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Editorial: Cash crop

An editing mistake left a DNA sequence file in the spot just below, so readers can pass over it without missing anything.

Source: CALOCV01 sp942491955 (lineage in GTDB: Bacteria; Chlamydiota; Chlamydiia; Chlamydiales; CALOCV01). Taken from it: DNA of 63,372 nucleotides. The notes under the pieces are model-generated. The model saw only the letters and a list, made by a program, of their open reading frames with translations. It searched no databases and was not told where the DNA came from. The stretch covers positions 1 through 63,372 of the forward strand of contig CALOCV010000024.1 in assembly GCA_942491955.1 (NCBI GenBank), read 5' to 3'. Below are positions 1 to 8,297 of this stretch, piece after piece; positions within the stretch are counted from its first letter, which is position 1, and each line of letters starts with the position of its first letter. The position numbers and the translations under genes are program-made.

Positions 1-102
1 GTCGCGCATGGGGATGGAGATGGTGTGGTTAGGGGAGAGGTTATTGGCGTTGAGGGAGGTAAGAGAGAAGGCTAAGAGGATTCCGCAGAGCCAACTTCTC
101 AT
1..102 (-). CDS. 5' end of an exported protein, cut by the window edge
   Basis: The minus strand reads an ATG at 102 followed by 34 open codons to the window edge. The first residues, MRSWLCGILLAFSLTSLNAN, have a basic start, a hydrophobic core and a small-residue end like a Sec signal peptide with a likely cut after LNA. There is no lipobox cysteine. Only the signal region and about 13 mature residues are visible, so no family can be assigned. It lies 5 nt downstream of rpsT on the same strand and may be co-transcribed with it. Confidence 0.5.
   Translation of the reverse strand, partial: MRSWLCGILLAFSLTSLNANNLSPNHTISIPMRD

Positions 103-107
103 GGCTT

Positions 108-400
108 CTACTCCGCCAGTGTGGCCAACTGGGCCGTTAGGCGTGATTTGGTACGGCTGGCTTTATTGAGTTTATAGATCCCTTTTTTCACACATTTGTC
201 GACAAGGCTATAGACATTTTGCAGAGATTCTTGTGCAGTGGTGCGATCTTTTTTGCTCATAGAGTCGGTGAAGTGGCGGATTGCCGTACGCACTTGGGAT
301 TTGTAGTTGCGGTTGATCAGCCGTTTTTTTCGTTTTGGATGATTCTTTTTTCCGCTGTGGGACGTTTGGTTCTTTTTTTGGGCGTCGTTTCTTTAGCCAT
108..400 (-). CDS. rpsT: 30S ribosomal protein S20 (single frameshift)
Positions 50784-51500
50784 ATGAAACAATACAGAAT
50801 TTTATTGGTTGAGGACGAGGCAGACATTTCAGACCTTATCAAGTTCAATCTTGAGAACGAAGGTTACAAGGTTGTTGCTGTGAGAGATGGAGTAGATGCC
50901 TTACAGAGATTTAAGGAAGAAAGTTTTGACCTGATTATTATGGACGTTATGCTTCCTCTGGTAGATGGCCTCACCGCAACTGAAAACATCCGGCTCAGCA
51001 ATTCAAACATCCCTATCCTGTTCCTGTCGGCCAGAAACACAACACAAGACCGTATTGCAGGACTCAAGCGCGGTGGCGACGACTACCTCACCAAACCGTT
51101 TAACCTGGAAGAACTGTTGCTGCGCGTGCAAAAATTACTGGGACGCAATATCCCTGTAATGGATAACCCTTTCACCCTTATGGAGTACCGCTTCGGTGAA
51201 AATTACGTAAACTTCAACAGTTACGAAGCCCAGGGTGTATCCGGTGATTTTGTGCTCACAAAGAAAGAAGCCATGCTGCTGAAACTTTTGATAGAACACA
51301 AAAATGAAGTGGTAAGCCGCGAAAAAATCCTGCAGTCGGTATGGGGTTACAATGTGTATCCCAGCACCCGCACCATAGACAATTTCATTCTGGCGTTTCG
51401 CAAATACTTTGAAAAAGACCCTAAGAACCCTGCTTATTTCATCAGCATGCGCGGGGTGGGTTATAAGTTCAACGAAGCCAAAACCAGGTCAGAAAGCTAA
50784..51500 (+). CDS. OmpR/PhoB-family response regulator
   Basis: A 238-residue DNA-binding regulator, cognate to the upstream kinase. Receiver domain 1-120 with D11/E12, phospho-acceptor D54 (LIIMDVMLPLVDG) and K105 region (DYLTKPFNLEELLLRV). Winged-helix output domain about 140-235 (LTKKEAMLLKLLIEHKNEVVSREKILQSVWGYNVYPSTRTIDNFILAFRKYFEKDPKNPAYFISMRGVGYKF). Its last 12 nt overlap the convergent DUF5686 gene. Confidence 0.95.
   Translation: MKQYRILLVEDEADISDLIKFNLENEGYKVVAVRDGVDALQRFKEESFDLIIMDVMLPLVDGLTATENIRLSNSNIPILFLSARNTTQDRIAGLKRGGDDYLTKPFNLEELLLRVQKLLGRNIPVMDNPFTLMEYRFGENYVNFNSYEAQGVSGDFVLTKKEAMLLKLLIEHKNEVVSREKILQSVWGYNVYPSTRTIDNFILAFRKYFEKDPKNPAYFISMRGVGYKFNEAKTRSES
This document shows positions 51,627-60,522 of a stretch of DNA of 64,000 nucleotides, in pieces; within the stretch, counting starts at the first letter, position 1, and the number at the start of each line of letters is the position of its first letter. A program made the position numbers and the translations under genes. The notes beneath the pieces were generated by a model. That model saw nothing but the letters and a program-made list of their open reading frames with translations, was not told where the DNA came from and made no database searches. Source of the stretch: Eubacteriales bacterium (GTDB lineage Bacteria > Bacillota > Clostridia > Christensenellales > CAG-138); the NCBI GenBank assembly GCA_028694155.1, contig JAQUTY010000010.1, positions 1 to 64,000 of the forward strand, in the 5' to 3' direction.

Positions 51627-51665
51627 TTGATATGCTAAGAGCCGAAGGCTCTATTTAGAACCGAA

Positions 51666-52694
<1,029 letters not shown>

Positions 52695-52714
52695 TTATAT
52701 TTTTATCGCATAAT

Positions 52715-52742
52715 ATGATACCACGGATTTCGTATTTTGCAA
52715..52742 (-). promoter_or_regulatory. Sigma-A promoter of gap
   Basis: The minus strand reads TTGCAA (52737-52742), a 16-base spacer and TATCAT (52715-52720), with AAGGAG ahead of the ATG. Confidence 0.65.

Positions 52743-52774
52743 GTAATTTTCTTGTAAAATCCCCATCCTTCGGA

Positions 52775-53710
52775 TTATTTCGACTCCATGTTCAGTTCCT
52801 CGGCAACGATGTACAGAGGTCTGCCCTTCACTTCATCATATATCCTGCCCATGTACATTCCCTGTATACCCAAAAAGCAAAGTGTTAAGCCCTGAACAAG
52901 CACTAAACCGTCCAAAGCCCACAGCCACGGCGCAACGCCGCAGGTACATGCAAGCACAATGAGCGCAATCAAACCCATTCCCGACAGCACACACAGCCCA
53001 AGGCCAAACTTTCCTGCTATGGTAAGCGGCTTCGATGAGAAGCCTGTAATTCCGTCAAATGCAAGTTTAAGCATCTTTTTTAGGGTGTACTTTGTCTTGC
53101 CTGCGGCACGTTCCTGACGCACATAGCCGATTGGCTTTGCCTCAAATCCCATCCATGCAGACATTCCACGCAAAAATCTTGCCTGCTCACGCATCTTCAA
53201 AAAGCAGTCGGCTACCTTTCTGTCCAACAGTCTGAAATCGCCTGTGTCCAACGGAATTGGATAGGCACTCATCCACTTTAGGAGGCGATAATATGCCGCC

Copying with drug production and drug addicts is an overwhelming challenge for the Afghan government. Afghanistan has one of the highest rates of drug use in the world, with an estimated three million addicts, around 10 percent of our population of 30 million. The government and related organization has been struggling to provide services to cure drug addicts and also to destroy lands cultivated drugs. But, at somehow it is difficult as numbers of drug addicts due to several reasons—the core one unemployment, has been on the rise in the country, which is the world’s main source of opium and heroin. Afghanistan’s opium poppy production goes into around 90 percent of heroin worldwide. A very bad news, but should not forget that this virus has been on the rise since US entered Afghanistan in 2001. The Afghan government has been making efforts to destroy lands cultivated with poppy, and also setting up rehabilitation center of addicts, in which several addicts cured and reintegrate into normal live. There is need to remove the name of greatest illicit opium producer from Afghanistan. Despite Taliban insurgents, some other big wings such as warlords, drug traffickers taking drug production as lucrative business as they earn millions of millions dollars. Taliban insurgents taxes poppy production in areas it controls, which is a major source of income for its military activates against Afghan and foreign forces. Unfortunately, most of the victims are Afghan civilians. Defiantly, growing opium is a crime, but a major cash crop for impoverished farming communities. The National Unity Government has a stated policy of eradicating poppy crops, but crop is widespread in many areas, and officials are often accused of turning a blind eye. So there is some problem within officials as well. Counter-narcotic ministry is doing all out efforts to bring the level of drug production and drug addicts down. It is truly appreciable. But much more needs to be done. For instance, if one roams around Kabul city, leaving provinces, especially below the Pol-e-Sokhta bridge on western parts of the Kabul city, he/she would find tens of homeless drug addicts live in squalor. But at the same time it is a great to hear a group of 200 drug addicts was discharged from a rehabilitation center in Kabul on Tuesday upon completing a three-month treatment course. Another group of 200 junkies collected from various parts of the Kabul city were transferred t the centre after the previous group was discharged. These no more drug addicts are in dire need of love and support of their family. Now it’s up to their family members whether tighten hands or show hatter to lead them (ex-drug addicts) back into dark addiction. Moreover, we are thankful from related officials, and Kabul police for fanning out across Kabul and under the city’s bridges, to round up drug addicts and try and get them help. This is aimed at taking drug addicts to rehab center where they spend three months before to reunite with their families. However, the most irritating is when 11 members of addicts’ families detained for transferring drugs to the addicts under treatment. Very much shameful act, this is out of expectation. According to information from the Ministry of counter-narcotics, the level of reverting back drug is between 60 and 80 percent across the country. Drug addiction once mostly limited to men who spent years as laborers or refugees in Iran, has now exploded into a nationwide scourge that affects millions of people, including women and children. It is time for all of us to jointly struggling to free Afghanistan from poppy cultivation and addicts. We should not see over quantity of problems, which is very much, rather we should keep hard working until recovering our fellow addicts.

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